Funding for Decision Science Research: Negotiating the Maze

Finding money for research can sometimes seem like negotiating a maze. That's especially true in the decision sciences, which cover both generic and applied decision-making, encompass many diverse fields, and for which there are numerous sources of funds. To help you through the maze, ScienceCareers details some of the grant funding programs in the decision sciences.

Funding for generic decision science research

Investigators can find funding for studies of decision-making processes and techniques from both public and private sources. In the government sector, the U.S. National Science Foundation's (NSF's) Decision, Risk and Management Sciences (DRMS) program supports research into decision-making by individuals and groups, as well as organizations and societies as a whole. This NSF program comes under its Directorate for Social, Behavioral, and Economic Sciences, and, according to its Web site, funds research into areas of "judgment and decision-making; decision analysis and decision aids; risk analysis, perception, and communication; societal and public policy decision-making; management science and organizational design."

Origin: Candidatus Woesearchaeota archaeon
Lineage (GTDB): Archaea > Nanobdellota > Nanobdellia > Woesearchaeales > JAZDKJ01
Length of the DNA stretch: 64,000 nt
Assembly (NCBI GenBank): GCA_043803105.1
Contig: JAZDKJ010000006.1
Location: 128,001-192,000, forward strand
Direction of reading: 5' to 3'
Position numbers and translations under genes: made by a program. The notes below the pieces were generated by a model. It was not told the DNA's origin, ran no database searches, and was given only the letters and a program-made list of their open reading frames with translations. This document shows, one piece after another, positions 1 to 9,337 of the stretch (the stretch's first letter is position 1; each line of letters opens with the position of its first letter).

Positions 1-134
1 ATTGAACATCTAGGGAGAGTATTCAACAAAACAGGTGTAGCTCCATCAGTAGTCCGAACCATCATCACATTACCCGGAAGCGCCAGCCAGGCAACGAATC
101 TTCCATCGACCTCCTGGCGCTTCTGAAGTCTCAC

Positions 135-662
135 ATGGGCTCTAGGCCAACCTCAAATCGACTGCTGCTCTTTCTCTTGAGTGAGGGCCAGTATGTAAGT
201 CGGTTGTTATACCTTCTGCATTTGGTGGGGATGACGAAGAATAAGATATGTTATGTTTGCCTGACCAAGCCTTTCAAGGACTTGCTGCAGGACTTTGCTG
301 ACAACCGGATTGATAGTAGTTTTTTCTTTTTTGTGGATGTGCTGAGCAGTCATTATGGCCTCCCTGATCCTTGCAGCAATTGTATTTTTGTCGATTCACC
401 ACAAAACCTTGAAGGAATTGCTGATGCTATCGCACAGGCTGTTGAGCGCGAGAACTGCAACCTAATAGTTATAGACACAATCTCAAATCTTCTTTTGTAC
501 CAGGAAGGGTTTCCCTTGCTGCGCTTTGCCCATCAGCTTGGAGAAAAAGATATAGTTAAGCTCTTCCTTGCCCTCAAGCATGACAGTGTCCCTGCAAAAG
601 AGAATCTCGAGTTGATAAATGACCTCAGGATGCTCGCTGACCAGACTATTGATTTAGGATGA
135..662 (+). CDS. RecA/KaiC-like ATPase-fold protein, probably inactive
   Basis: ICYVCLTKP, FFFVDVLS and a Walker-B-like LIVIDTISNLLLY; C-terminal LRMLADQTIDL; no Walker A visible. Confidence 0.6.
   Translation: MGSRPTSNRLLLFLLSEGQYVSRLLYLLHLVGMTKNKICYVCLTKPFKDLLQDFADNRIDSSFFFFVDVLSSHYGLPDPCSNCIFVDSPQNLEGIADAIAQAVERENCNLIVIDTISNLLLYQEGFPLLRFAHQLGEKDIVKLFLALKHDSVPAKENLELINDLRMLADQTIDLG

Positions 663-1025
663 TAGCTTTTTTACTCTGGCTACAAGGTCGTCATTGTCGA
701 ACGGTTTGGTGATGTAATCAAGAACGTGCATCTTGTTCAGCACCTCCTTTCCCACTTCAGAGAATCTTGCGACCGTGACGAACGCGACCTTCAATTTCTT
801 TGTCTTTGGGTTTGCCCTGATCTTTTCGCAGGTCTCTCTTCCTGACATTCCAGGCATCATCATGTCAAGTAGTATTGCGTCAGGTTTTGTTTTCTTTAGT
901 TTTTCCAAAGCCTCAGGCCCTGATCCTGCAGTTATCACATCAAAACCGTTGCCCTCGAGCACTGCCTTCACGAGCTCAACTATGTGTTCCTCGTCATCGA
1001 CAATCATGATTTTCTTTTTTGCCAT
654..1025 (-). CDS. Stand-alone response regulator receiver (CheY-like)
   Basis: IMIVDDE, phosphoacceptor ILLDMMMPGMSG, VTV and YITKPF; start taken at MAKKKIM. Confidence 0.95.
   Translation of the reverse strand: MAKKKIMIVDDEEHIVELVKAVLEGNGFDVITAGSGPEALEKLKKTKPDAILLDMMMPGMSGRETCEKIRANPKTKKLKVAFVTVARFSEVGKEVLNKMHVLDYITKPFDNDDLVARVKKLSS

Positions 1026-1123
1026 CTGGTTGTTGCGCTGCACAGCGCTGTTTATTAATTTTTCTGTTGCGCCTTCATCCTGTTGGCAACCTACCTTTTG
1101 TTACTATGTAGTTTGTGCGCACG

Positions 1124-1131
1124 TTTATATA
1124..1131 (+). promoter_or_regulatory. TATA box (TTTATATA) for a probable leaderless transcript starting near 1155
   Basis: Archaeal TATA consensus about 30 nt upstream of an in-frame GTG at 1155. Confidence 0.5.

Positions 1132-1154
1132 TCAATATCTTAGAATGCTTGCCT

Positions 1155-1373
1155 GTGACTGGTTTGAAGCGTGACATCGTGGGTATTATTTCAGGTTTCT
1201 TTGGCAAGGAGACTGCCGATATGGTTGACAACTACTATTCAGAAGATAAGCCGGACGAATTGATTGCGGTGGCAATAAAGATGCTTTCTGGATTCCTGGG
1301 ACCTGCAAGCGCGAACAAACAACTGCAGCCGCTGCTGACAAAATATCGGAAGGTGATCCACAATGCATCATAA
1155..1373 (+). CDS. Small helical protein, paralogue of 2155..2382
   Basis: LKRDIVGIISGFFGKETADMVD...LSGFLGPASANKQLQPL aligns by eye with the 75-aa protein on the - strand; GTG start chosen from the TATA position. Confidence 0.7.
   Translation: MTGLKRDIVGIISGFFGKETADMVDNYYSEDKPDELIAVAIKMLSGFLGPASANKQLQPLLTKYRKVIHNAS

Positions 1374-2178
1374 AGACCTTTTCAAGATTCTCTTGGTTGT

The DRMS program funds full research studies in decision-making, with proposals due on 18 August 2006, with the following deadline for proposals set for 18 January 2007. Jacqueline Meszaros, Ph.D., program director for DRMS, says the program awards grants to about a fifth of proposals received.

The program accepts proposals for Doctoral Dissertation Research Improvement Grants that provide funds for travel, special equipment, and event participation. The next submission deadline for these programs is 11 August 2006. DRMS can also fund smaller projects under NSF's Small Grants for Exploratory Research program that supports preliminary inquiries, as well as studies taking unconventional approaches to the subject matter.

Meszaros suggests that researchers in decision sciences should also consider the special Human and Social Dynamics (HSD) program, a special interdisciplinary competition that …

aims to increase our collective ability to anticipate the complex consequences of change; gain a better understanding of the dynamics of human and social behavior as well as the cognitive and social structures that create and define change; and help people and organizations better manage profound or rapid change.